* FAMILY NIGHT is a name used in many homes for occasional educational or social functions planned and hosted by nursing home staff for families and friends of the home’s residents. While these programs may be beneficial, they are not substitutes for family councils.

*A RESIDENT COUNCIL: Many homes have resident councils. It may seem at first glance that the two groups are the same. Combining the home’s resident and family councils into one group may even be considered. However, this ignores the fact that residents and their families have different interests, needs and abilities. Combined resident/family councils are usually dominated by the families, who are quicker and better able, in many cases, to express themselves. Residents and families need their own councils geared to their special situations and interests.

*A VOLUNTEER GROUP OR AUXILIARY: Occasionally, a family council will be started to meet a need within the home. Family councils provide many valuable services to residents, but they must never be replacements for adequate staff. Also, a council should not provide items or services that the home is required by law to provide.


The nursing home staff should only be involved at your invitation. Some resident and family councils invite staff as observers or presenters. They are sometimes asked to leave the room for a period of time to allow for unobserved discussion. At any rate, the staff should not be voting members of the council, facilitators or group leaders. Try to have some off-site meetings if the staff involvement proves to be problematic, or talk with your Long-Term Care Ombudsman. Make sure that your Ombudsman is invited to the meetings.

An Ombudsman usually has the advantage of managing conflict through negotiation and mediation.. This can help provide information and encouragement to family councils. There might be occasions when the family council and the Ombudsman can jointly work on problem resolution. The Ombudsman is a consumer advocate responsible for investigating and attempting to resolve complaints made by, or on behalf of, residents of long-term care facilities. In most parts of the country there is an Ombudsman assigned to every nursing home. This keeps all aspects of the nursing home industry equal and makes sure that standards for patients are being met. It is important in this industry to have a middleman in place to hold the industry accountable for providing the best possible care. Make sure when you are choosing a nursing home for a loved one that they have an Ombudsman on staff. This can help to guarantee a properly maintained facility.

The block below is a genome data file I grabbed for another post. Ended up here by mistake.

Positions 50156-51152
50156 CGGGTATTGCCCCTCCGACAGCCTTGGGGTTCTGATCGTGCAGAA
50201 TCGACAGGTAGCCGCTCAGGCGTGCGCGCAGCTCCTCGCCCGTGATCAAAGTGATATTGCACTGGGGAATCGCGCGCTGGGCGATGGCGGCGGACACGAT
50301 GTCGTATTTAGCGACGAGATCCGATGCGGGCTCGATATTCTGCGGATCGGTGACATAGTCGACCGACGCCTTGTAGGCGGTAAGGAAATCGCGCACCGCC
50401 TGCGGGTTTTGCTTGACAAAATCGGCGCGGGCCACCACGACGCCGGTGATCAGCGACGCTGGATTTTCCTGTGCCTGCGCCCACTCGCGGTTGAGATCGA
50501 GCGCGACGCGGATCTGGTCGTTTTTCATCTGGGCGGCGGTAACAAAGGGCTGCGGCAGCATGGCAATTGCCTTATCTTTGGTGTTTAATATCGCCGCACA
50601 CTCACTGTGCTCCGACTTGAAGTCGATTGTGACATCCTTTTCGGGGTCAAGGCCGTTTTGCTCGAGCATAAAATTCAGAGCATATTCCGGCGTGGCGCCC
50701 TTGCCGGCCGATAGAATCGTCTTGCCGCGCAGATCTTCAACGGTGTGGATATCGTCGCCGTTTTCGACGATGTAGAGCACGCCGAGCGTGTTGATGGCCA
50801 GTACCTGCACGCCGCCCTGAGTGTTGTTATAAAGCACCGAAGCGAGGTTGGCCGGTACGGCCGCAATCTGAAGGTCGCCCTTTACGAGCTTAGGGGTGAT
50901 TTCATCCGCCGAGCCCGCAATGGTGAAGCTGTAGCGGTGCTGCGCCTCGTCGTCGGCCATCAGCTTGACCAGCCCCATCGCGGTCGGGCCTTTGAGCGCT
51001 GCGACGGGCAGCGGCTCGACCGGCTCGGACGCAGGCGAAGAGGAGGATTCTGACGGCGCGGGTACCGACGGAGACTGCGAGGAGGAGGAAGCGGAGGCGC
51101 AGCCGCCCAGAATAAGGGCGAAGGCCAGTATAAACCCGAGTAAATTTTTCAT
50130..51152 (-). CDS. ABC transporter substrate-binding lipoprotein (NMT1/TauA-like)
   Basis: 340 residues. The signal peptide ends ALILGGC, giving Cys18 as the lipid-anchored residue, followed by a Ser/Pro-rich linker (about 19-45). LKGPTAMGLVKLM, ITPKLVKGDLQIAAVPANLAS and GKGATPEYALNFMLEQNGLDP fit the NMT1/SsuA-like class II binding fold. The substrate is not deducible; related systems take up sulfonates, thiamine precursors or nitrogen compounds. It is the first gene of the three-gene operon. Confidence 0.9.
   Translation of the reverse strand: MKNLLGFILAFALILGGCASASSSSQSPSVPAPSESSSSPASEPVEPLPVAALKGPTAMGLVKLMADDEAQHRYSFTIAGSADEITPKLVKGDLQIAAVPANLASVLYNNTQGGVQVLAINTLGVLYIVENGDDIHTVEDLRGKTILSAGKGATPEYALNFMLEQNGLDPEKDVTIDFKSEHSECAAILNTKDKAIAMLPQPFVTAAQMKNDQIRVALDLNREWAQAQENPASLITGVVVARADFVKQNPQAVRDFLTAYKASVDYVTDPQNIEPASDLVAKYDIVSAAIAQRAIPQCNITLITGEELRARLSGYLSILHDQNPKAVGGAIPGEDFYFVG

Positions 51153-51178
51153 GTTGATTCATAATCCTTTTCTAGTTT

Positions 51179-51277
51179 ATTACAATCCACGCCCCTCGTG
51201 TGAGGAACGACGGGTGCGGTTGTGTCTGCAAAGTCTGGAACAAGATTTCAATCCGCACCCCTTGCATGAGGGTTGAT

Start by identifying the Ombudsman for your facility. Usually there is a sign with the Ombudsman’s name and phone number posted in the facility. If you can’t locate it, ask the nursing home’s director of social services for the information. Or contact your state Long-Term Care Ombudsman. The state Long-Term Care Ombudsman will identify the right person to contact. Links to state Ombudsman programs and Area Agencies on Aging are located in ElderCare Online's Neighborhood Network.

Additional information on Family Councils can be obtained from The National Citizens' Coalition for Nursing Home Reform at 1424 16th St.,NW,Suite 202, Washington, DC 20036.